It’s confusion everywhere

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It is confusion all around. And, confusion always comes in with a sufficient degree of unaccountability – a bliss for the unscrupulous, who thrive and prosper in the absence of any checks on their tyranny and despotism. Blame it on the prolonged political turmoil, Kashmir has steadily morphed into a state wherein nobody wants to be held accountable for anything. So the confusion has automatically got the social sanctity of continuity.

For the past several weeks now, the state and its different agencies have been a party to this confusion. Several orders, though few of them were later disowned by the government, have added to the confusion and panic in the Valley. And today the situation is such that nobody is in a position to predict as to what is going to happen in next few days or weeks. Those who actually have the requisite knowledge to clear the airs of current uncertainty, and wherewithal to unmask the ugly truths, have deliberately chosen to patronize and promote further confusion because it suits them and their politics.

This is precisely why nobody is really sure what is happening now, or what is in store. Nor is anybody in a position to anticipate or predict as to what will be the next trigger for adding to the already thickening chaos and panic. In such a situation, the common people are feeling the heat, and feel pushed to the wall. All they can think of and are doing right now is they are shoring up the food stocks in their homes, laying hands on whatever they can.

Without going into anticipating as to what is going to happen, it goes without saying that nobody can condone the kind of anarchy that the confusion and panic is creating here. Politics behind the current Kashmir situation aside, somebody in the ruling establishment will have to take the responsibility of explaining situation to the people. An entire population couldn’t be forever held hostage to the politics of uncertainty.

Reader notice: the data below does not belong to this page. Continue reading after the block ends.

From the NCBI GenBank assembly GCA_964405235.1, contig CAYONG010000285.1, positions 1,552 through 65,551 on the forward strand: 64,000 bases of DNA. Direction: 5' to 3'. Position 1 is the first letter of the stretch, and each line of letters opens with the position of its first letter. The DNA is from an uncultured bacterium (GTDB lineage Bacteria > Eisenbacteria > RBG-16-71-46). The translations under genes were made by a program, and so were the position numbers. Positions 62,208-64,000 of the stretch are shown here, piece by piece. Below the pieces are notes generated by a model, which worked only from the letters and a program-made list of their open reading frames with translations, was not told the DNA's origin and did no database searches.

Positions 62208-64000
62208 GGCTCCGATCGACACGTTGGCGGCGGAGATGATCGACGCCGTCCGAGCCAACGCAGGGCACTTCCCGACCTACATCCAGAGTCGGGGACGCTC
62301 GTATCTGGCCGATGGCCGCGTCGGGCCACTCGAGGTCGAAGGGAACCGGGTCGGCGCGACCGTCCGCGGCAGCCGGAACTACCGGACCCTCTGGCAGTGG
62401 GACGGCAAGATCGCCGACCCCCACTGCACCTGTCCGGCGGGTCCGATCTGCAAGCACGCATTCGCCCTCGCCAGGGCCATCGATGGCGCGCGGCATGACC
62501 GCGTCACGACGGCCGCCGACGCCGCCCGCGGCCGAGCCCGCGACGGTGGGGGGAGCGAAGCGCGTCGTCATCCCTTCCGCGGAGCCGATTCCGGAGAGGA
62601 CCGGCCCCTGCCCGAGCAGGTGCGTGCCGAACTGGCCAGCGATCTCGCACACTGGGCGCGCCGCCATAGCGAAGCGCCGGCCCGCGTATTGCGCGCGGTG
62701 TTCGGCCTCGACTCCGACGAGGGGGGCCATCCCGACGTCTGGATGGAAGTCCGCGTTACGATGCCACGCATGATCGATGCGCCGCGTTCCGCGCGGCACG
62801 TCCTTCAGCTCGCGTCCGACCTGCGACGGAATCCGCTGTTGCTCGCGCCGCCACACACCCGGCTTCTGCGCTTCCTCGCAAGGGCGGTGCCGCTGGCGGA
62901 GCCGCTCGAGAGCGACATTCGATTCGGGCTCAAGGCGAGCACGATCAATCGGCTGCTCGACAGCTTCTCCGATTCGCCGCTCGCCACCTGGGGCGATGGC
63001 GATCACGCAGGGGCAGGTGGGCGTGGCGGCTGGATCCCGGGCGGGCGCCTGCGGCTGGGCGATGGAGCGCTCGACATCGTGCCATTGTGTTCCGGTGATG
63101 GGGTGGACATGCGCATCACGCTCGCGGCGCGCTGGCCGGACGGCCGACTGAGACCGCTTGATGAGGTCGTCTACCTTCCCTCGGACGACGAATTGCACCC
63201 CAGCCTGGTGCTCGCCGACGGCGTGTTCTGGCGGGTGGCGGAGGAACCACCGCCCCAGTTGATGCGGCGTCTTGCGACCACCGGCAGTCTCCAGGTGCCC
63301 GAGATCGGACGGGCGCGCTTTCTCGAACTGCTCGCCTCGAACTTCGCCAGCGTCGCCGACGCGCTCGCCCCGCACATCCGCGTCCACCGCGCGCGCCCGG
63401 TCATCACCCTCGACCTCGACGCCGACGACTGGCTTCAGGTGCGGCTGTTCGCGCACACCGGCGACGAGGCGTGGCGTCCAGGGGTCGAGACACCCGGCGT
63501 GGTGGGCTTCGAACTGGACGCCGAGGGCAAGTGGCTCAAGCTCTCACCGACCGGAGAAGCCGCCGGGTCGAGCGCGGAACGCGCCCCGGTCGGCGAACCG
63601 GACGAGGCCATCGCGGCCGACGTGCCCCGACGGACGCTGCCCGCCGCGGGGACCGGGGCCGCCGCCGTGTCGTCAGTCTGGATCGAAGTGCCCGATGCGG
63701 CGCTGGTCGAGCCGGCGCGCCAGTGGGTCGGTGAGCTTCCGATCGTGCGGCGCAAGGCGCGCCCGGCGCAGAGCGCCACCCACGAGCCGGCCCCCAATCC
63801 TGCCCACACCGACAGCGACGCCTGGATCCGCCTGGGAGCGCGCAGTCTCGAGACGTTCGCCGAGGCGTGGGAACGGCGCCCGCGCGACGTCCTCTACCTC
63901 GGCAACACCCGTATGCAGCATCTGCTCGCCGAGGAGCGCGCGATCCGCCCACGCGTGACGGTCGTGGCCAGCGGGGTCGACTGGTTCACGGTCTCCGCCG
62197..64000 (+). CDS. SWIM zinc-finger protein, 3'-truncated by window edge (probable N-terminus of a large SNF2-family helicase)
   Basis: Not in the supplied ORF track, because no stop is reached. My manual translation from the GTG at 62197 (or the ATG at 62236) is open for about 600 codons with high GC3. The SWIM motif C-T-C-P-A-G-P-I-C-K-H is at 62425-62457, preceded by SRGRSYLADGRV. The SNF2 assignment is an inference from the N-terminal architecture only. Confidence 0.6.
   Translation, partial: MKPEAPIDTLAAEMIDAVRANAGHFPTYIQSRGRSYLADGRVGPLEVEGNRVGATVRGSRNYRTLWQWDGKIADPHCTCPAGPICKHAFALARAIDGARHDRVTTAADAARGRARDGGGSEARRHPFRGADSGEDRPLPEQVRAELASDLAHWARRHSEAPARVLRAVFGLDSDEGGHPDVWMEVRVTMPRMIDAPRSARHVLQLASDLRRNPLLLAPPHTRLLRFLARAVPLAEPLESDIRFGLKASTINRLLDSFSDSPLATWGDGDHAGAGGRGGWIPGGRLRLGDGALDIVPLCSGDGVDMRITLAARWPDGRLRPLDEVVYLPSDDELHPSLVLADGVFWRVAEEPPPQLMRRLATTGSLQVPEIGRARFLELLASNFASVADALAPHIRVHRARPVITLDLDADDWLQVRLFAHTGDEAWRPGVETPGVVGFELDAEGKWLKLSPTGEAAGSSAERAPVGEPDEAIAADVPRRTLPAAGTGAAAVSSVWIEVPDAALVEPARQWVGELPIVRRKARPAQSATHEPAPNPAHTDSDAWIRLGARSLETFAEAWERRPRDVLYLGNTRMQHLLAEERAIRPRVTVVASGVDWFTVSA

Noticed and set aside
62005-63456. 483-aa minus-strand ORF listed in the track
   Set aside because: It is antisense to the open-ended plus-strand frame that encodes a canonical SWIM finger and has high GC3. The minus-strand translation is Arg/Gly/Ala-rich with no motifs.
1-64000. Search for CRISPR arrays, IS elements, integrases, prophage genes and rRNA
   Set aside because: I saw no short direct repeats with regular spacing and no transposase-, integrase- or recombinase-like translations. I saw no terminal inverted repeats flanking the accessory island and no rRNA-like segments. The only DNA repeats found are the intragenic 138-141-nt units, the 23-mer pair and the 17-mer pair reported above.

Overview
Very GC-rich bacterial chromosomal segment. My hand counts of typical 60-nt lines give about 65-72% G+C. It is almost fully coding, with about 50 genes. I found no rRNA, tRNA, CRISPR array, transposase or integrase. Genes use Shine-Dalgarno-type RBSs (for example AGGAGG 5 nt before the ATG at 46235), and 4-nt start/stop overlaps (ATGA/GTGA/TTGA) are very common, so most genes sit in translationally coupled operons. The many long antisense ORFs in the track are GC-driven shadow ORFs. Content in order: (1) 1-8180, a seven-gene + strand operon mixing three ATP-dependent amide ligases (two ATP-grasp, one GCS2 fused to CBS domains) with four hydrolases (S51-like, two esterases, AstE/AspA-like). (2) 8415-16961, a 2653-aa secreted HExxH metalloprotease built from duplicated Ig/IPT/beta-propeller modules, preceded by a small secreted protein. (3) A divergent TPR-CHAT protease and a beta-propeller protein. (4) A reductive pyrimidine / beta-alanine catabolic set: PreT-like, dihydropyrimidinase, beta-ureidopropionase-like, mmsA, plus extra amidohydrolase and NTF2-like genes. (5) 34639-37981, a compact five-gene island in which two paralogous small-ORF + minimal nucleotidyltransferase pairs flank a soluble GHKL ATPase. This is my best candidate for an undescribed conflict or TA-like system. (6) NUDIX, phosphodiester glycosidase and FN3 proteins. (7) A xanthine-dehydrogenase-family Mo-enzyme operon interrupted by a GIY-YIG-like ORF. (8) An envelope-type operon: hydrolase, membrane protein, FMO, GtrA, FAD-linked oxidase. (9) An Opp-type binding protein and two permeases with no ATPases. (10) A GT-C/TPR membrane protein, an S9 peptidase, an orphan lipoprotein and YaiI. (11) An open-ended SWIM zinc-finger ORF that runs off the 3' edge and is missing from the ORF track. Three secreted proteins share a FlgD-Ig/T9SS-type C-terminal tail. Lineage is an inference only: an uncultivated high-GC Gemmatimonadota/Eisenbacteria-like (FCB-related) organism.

Now coming to the political leaders – both regional groups as well as the major parties in mainland India have confined themselves to the routine, run-of-the-mill kind of statements, without actually moving beyond rhetoric to catch the proverbial bull by the horns to ask as to what is happening in Kashmir, and why.

Henry James once wrote:  “Life is, in fact, a battle. Evil is insolent and strong; beauty enchanting but rare; goodness very apt to be weak; folly apt to be defiant; wickedness to carry the day; imbeciles to be in great places, people of sense in small, and mankind generally unhappy. But the world as it stands is no narrow illusion, no phantasm, no evil dream of the night; we wake up to it again forever and ever; and we can neither forget it nor deny it nor dispense with it.”

This is exactly how it is here — each and every sphere of life in Kashmir, including even the ordinary and the mundane, are so overly politicized that if people themselves do not take care to read through the tricks that are played on and with them, they are sure to be led into the harm’s way by those who have somehow managed to appropriate places ahead of the general flock! And what caps their miseries is that those at the helm will never rise to the occasion to talk of peoples’ fears and miseries in the wake of current situational turbulence. Instead they will always try and throw blames on visible and invisible political adversaries so as to further their own politics. This has happened in the past, and today also after decades of turmoil, which should normally have brought in good degree of political maturity, nothing much seems to have changed indeed.

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